Ken's Bamburgh Journal
Fieldwork 2006

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Yesterday I caught a ride over to the ruins of Lindisfarne Priory with a guy named Mal, who also wanted to see the special English Heritage-sponsored presentation of Viking re-enactors. It was in the year 793 that Vikings first raided anywhere, according to surviving written accounts, and it was Lindisfarne that they attacked in that case.

The re-enactors had set up numerous Viking-style tents within the ruins, and apparently go for 100% authenticity wherever possible. Therefore their presence was most impressive, with many working craftspeople using replica tools, wearing period clothes, etc. There were no eyeglasses in sight, although they did stick to English and used blunted weapons in their mock battles.

The presence of kids from infant to late teens in period costume, as well as several dogs, helped a great deal to set the scene. This group, known as The Vikings, apparently has a small but growing contingent in the U.S., so I'll have to check them out. They say that in October, for the annual re-enactment of the Battle of Hastings, they're going to have a massive number of people showing up. Apparently this happens every 5-6 years, when the anniversary falls on a weekend (as this year). That would be something: well over a thousand re-enactors - in full authentic kit - camping out and mock fighting for a weekend, and doing so in more than a dozen languages (they have large groups in just about every European country coming over).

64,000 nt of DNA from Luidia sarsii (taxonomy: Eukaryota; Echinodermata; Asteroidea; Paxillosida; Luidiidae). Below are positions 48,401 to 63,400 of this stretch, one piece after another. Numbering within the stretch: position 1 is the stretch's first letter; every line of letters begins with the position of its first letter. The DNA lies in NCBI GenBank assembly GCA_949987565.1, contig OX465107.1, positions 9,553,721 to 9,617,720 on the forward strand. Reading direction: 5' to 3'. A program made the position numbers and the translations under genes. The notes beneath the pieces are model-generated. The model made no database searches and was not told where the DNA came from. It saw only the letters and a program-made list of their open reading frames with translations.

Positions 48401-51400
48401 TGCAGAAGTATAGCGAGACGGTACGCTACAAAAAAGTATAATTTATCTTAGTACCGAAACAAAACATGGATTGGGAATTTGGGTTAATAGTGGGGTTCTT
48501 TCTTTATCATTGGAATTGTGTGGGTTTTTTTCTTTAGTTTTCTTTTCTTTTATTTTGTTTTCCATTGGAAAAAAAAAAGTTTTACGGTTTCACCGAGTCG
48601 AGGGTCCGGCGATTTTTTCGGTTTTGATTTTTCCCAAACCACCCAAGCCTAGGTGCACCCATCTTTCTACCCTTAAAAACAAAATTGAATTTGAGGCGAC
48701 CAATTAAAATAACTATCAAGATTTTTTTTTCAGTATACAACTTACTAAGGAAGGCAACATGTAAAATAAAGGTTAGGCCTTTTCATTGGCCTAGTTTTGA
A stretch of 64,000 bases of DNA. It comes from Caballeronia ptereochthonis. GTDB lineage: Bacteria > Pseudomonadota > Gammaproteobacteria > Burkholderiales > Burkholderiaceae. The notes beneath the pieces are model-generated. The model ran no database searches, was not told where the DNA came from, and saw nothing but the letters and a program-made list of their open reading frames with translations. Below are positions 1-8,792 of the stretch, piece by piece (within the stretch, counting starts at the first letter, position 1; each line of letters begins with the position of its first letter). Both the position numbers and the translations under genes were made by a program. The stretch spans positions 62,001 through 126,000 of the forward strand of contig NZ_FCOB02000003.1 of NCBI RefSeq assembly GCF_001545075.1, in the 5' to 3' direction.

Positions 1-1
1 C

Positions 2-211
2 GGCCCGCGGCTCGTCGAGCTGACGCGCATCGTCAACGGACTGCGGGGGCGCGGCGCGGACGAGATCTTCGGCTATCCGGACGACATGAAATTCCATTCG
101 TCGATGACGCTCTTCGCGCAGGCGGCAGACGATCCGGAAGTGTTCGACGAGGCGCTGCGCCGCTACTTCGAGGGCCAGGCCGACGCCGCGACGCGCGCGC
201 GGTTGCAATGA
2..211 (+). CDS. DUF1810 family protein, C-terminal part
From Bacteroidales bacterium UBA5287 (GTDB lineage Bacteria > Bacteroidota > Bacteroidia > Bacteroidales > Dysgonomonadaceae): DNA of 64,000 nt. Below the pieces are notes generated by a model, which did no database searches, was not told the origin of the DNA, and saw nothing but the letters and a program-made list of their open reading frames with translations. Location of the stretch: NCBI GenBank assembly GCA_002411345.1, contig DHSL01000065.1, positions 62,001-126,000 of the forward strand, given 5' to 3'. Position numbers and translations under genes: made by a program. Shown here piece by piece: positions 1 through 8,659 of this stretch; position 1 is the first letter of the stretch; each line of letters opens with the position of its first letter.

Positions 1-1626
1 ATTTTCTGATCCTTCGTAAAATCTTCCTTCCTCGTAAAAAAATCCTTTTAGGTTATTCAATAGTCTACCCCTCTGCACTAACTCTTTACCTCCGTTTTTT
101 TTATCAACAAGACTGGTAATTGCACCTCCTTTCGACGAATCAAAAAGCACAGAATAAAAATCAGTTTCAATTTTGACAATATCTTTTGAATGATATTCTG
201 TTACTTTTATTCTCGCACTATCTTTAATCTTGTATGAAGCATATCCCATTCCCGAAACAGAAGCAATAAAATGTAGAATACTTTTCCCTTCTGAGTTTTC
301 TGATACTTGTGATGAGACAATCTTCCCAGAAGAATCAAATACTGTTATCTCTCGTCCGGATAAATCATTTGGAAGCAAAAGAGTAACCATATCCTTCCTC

Pano of Viking Encampment

Pano of Lindisfarne Abbey ruins

Vikings vs. Saxons

A large embroidery in the style of the Bayeux Tapestry, detailed enough that I recognized individuals on it who had fought in the mock battles

All the re-enactors wore linen or wool; here's some flax plants partially beaten into fiber (I've never seen this level of work in a re-enactment group before)

Flax ready for spinning (the spindle in the image above has its thread leading into this pile)

All my ducks gulls in a row

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